Following a long and cold winter, we always enjoy the arrival of spring and summer, and the opportunity to enjoy seasonal outdoor activities again.
Gardening is a great way to enjoy the nice weather, while maintaining joint flexibility, range of motion and quality of life.
However, if proper care is not taken, gardening can cause injury to different body parts. The knees and the spine are the most common areas of injury related to gardening. To avoid these injuries, it is important to know how to safely move, kneel, sit, stand, and carry objects while gardening.
The following simple tips can be followed to minimize injury to the knees and back:
- To lift an object from the ground, bend your hips and knees to squat down instead of bending from the back with legs straight. Tighten your stomach muscles and hold objects close to your body to avoid straining your joints. Always remember to activate your core!
- Avoid working in the same position or doing the same activity for long periods of time to prevent over-stressing one group of muscles. Switch tasks every 30 minutes and take 15 minute breaks every hour. For example, if you’ve been on your knees weeding for a half-hour, make your next activity is one that allows you to stand.²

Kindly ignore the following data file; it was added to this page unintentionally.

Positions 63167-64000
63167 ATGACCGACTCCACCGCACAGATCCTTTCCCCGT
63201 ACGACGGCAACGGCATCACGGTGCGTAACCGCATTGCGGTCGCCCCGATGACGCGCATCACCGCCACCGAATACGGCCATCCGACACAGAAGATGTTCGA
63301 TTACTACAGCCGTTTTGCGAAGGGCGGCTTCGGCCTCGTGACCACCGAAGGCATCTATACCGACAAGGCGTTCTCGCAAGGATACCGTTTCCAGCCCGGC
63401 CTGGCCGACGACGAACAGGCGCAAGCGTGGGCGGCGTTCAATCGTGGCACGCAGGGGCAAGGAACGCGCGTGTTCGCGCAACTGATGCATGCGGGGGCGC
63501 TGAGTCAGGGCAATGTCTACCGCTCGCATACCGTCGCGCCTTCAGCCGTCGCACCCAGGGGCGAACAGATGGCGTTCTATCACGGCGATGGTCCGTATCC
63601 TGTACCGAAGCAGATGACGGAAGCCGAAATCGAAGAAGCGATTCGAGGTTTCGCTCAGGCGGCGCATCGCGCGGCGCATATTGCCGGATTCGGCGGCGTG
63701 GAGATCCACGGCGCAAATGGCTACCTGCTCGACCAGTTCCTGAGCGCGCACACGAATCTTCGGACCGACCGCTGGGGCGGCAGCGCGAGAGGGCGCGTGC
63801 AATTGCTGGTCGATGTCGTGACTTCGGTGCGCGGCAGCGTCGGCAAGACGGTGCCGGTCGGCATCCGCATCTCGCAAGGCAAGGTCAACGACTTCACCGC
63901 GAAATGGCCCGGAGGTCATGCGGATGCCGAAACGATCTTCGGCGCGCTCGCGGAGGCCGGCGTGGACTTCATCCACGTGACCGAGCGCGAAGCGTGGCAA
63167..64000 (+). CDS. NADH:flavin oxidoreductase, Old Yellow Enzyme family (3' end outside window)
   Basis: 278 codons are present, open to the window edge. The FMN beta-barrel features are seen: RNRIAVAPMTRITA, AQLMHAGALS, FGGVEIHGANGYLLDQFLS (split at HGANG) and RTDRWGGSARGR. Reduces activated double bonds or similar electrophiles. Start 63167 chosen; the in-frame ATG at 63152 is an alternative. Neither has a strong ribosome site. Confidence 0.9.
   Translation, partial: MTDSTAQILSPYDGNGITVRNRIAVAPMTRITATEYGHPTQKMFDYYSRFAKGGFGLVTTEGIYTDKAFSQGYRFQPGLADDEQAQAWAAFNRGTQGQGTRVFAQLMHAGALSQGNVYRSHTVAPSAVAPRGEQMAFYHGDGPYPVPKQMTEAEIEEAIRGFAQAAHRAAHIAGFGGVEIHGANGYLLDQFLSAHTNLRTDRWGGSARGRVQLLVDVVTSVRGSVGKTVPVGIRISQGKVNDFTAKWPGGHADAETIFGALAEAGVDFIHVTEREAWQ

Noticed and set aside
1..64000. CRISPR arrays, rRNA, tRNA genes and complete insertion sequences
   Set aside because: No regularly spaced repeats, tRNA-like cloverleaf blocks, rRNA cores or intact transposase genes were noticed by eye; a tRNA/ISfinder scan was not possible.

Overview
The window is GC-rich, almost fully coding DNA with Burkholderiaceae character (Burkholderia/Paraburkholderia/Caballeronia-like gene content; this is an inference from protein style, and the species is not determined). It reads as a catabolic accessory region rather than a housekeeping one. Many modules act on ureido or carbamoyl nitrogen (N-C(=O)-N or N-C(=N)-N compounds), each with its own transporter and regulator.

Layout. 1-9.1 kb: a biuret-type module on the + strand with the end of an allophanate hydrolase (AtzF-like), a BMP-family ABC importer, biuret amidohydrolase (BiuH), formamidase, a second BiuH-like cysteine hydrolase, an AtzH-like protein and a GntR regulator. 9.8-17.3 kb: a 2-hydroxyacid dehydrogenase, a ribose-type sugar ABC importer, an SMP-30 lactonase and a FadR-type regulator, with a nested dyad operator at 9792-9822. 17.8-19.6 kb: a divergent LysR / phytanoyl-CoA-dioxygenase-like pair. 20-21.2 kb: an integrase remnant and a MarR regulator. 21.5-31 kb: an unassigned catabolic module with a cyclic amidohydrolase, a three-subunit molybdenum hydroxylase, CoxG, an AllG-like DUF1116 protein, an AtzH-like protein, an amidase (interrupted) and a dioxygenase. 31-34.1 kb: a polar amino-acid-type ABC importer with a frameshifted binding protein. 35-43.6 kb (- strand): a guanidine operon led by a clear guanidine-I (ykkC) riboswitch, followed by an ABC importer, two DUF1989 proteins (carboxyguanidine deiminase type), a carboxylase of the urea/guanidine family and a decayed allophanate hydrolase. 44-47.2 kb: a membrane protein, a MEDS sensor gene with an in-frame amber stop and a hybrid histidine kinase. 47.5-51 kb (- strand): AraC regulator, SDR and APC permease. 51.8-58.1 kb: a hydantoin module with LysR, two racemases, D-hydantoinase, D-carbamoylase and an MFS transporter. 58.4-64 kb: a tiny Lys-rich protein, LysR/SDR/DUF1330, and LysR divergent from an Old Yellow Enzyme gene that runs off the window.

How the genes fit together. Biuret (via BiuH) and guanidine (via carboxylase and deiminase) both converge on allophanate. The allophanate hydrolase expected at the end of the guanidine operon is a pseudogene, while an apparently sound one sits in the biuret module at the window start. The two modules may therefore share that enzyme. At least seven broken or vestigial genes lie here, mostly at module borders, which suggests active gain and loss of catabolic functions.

- Work during the time of day that you feel best. If you feel stiff in the morning, especially if you suffer from arthritic joint pain, then save gardening activities for later in the day.²
- When you must kneel on the knees for tasks like weeding and planting, use a knee pad to soften the impact.
- Maintain good posture at all times. When walking, keep a slight arch in your lower back and tighten your abdominal muscles. When sitting, do not slouch – sit with feet supported and knees level or higher than hips. Good posture keeps joints and muscles in their most stable position. Poor posture can put tension on muscles and joints and lead to unnecessary pain.¹
- Many gardening tasks require good knee and back strength. The best way to protect your knees and back from the stress and strain is to condition them with stretching and strengthening exercises. Your Physiotherapist at LifeSpring can recommend specific exercises and stretches that are appropriate for you.
1-Predny, M. Virginia Cooperative Extension. Gardening and Your Health: Protecting Your Knees and Back. 2009. Available at https://pubs.ext.vt.edu/426/426-065/426-065.html. Accessed April 16,2015
2- Predny, M. Virginia Cooperative Extension. Gardening and Your Health: Arthritis. 2009. Available at http://pubs.ext.vt.edu/426/426-062/426-062.html. Accessed April 16, 2015.